KANDAHAR -- Afghan peace protesters marching through Taliban territory have been detained by the militants, two supporters of the movement told AFP on Tuesday (June 4).
The People's Peace Movement, also known as the Helmand Peace Convoy, attracted international attention last year when it walked across Afghanistan in an attempt to reduce violence across the country.
The movement began as a 50-day sit-in in Lashkargah, the capital of Helmand Province, after a deadly bombing there last March. In May 2018, members of the movement took to the road, marching to Kabul to raise awareness for peace and demand that the Taliban stop their violence.
About 30 members of the People's Peace Movement started a new walk on May 27, setting out again from Lashkargah.
According to Abdul Malik Hamdard, a peace march supporter, the Taliban forced four members of the group to accompany them in vehicles on Sunday (June 2) night as they crossed into Taliban territory in the south of the country.
Then on Monday (June 3), Taliban fighters returned and took the rest of the group, except for a few older members, he added.
About 25 marchers were detained in total, he said.
"Initially [the Taliban] told us that 'we will talk to them,'" Hamdard said. "We have had no news from them since then."
After refusing to comment about the marchers' plight for more than 36 hours, the Taliban on Tuesday released photos of four of the group including its leader, Iqbal Khyber, and said the men were safe and would not be harmed.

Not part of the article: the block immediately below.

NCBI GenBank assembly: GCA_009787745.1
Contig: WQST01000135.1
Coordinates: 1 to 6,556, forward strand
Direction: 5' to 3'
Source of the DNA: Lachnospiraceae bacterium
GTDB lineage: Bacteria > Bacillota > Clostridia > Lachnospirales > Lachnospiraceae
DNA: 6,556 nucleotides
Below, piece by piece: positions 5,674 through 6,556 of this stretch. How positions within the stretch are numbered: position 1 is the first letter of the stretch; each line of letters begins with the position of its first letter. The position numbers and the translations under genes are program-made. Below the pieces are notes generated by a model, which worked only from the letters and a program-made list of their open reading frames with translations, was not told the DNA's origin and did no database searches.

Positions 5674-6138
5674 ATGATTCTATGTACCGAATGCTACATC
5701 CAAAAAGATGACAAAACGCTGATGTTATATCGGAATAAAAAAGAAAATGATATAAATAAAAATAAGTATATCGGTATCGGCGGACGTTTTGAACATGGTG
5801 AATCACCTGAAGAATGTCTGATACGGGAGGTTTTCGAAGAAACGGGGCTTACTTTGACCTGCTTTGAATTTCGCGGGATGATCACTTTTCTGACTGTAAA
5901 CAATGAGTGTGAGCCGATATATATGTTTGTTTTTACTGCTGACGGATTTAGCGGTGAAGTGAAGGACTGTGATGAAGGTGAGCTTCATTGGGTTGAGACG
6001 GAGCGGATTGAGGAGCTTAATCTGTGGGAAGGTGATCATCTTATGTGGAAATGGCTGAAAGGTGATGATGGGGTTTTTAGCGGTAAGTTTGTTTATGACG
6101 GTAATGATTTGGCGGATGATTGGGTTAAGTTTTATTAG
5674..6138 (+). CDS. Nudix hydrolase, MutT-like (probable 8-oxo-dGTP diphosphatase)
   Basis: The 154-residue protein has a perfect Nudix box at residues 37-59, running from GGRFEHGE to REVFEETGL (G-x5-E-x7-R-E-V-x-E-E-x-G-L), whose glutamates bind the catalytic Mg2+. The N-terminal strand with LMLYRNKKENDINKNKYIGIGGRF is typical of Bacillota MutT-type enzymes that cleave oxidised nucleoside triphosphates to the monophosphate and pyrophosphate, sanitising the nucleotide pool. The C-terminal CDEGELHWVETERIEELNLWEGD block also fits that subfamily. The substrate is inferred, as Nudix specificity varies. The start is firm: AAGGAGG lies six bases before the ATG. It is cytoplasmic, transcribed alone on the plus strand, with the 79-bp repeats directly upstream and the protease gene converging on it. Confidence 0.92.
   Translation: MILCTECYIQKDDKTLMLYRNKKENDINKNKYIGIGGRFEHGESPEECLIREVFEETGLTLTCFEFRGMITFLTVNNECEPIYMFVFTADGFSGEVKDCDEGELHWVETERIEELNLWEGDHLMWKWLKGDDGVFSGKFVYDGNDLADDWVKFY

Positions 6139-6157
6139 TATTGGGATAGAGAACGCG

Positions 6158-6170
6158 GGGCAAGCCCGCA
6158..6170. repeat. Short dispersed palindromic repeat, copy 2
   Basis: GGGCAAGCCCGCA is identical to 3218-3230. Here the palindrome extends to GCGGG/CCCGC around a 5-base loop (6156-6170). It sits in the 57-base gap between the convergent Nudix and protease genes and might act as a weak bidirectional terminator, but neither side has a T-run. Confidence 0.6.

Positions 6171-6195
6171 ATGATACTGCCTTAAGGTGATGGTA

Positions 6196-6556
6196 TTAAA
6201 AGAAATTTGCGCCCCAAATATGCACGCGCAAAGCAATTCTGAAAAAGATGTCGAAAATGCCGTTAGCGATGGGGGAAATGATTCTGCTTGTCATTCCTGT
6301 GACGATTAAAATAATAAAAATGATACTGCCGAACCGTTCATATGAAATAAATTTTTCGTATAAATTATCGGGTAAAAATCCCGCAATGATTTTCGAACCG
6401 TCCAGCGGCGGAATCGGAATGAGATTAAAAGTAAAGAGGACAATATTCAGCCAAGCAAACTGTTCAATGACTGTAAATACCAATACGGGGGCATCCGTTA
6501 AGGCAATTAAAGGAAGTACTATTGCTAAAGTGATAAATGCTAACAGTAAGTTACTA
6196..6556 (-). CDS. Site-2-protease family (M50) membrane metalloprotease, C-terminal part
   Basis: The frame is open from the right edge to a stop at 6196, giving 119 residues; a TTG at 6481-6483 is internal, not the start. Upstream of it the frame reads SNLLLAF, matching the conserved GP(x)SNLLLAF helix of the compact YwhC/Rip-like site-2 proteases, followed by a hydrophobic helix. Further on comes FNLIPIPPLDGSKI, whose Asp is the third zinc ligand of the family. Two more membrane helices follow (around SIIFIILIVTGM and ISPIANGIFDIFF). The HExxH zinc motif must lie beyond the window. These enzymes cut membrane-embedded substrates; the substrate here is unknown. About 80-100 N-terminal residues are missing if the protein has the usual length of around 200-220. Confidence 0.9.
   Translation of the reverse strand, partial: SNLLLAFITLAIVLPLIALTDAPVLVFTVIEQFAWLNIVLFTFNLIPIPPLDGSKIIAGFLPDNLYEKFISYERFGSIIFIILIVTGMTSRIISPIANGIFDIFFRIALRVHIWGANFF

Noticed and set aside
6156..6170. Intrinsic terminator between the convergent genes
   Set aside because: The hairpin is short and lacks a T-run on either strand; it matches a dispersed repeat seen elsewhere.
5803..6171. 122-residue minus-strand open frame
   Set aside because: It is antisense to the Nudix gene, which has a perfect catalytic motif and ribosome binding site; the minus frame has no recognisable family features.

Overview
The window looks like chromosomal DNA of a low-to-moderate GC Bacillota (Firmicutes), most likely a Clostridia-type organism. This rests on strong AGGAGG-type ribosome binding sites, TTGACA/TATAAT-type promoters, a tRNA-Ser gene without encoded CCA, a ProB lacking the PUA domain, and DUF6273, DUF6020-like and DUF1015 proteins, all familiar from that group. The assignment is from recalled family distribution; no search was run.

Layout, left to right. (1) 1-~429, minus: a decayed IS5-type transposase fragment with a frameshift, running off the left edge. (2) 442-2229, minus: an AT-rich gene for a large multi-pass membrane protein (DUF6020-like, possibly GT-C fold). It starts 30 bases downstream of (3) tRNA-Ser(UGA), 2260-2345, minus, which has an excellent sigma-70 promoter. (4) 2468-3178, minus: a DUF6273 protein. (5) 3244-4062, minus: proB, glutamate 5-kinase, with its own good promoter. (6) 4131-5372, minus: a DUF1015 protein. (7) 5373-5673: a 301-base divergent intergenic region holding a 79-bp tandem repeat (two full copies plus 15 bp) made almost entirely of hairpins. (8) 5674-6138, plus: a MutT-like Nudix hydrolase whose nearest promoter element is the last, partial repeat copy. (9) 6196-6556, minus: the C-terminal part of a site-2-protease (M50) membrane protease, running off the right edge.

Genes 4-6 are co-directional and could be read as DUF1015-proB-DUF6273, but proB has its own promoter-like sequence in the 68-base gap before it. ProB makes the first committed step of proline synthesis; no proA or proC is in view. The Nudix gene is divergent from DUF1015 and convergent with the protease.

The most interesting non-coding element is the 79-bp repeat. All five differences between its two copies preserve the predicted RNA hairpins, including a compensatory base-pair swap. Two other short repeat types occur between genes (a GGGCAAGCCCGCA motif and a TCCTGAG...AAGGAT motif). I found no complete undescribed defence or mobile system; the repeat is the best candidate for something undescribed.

Taliban's purpose unknown
"We do not know for what purpose the Taliban fighters have taken our members," said Bacha Khan Muladad, another supporter. "We don't know whether they have been taken hostage or are negotiating with them."
Muladad added he had been unable to contact any of the members directly because their phones were switched off.
Bismillah Watandost, the marchers' spokesman, who is now among the detained group, last week told AFP that the group aimed to express to the Taliban the pain and suffering of Afghans and to call for a ceasefire over the festival of Eid, which began Tuesday.
The group had initially planned to march to Musa Qala, a Taliban stronghold situated about 130km from Lashkargah.
According to the United Nations, almost 4,000 civilians -- including more than 900 children -- were killed in Afghanistan last year, with more than 7,000 wounded.